"No one move!", I shouted. The crime scene needed to be preserved, especially at this early stage which was so integral. My well-trained eyes scanned the area surrounding the man's body, and all at once my detective's instincts were back in full force. This was what I was made for, and I was wrong to ever leave. Somewhere deep inside of me at that very moment, the decision was made to open my office again. Within seconds I had not only spotted the clue that broke the case, but found the killer as well. The veins in my head throbbing as my pulse quickened, I reached into my holster and pulled out Betsy.
And take a closer look at the painting in the background. I repeat: Please tell me what's going on.
Betsy wasn't a woman, she was my gun. In some ways I suppose she was like a woman though, in that I had to keep her well-oiled and out of the reach of children. Unlike any dame I've ever known, however, Betsy had stuck with me through all the bad times in my life; from the time I shot myself in the foot by accident to the time Mystery Science Theatre 3000 was taken off the air to the time I shot myself in the foot on purpose. Hers was a quiet and steady devotion, the kind that you would only be able to find in inanimate objects that have no choice in the matter. What I admired about her most wasn't any of this, though, it was the way she punched ridiculously huge holes into things. Betsy shot bullets, not water (trust me, I tried and it didn't work), and when I took her out it meant business. It meant the decision had been made, and someone was about to get acquainted with the afterlife. Because they'd be dead.
Betsy was out in a flash, and my experienced gunslinger's hand trained the weapon's sights on the killer. The man's head had been bashed in by a blunt object, and beside his body was a jar of pickles, its thick glass covered in blood and grey matter. Before it could move, I pulled the trigger and the jar exploded into a thousand pieces. I stood in silence for a few moments to make sure there were no more movements from my target, then put Betsy away.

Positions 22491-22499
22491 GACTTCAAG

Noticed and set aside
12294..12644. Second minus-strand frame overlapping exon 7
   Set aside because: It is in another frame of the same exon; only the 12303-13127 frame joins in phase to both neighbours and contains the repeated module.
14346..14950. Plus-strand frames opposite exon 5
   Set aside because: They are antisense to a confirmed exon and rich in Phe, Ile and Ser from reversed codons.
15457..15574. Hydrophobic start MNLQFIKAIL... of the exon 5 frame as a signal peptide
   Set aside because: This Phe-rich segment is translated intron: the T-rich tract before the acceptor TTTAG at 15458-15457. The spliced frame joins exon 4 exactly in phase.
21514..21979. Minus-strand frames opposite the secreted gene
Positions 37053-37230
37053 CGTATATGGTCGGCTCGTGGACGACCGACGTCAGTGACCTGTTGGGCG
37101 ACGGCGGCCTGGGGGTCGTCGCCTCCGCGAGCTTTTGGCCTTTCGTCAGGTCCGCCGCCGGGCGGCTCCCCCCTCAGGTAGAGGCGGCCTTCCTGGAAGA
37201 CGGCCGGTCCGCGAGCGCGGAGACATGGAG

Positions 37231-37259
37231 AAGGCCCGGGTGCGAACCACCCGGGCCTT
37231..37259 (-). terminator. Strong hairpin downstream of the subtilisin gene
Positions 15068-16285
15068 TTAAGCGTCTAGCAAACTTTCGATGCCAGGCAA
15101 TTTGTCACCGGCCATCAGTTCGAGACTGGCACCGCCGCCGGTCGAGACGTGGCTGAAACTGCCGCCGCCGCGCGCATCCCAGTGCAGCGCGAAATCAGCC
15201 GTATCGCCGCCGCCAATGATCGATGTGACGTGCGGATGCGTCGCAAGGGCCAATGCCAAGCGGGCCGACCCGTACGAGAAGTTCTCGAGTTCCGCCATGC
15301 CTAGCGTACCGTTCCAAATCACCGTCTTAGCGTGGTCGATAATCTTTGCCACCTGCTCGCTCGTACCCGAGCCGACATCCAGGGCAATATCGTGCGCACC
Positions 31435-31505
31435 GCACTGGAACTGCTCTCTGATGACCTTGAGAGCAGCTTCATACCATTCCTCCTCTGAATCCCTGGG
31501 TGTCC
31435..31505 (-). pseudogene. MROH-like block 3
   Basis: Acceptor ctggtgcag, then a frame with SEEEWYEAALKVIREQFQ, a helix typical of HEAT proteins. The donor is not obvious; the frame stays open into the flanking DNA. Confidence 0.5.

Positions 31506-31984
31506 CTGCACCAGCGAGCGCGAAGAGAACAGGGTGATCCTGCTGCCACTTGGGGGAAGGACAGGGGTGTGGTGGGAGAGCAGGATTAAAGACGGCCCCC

"Wait just one second," Mr. Ugly broke in, "you think the murderer was a pickle jar? A damn pickle jar?"
I was surprised to see him turn on me after the great pains I had taken to come to his rescue only moments earlier. I shot him a quizzical look which said "how could you?", and also "you really are ugly". My eyebrows are really flexible.
"Hard to believe that a jar full of pickles is capable of such a thing," I replied, "but science can do incredible things these days."
The cashier shook her head in denial. "You're saying that jar of pickles was somehow bioengineered with the capability to murder a full grown man on its own volition, and to write a note to leave on its victim? That's ridiculous."
"Ridiculous or obvious? So obvious that even someone without a gun was able to piece it together? And by someone without a gun I mean you."
She balled her hands into fists and gritted her teeth. "No, ridiculous."
"No, obvious. Obvious."
As she struggled to find the correct reply to my ironclad argument, I said "obvious" one more time and walked away, clearly winning the battle of wits. There was no doubt about it; I was back in the detective game for good, and I couldn't lose.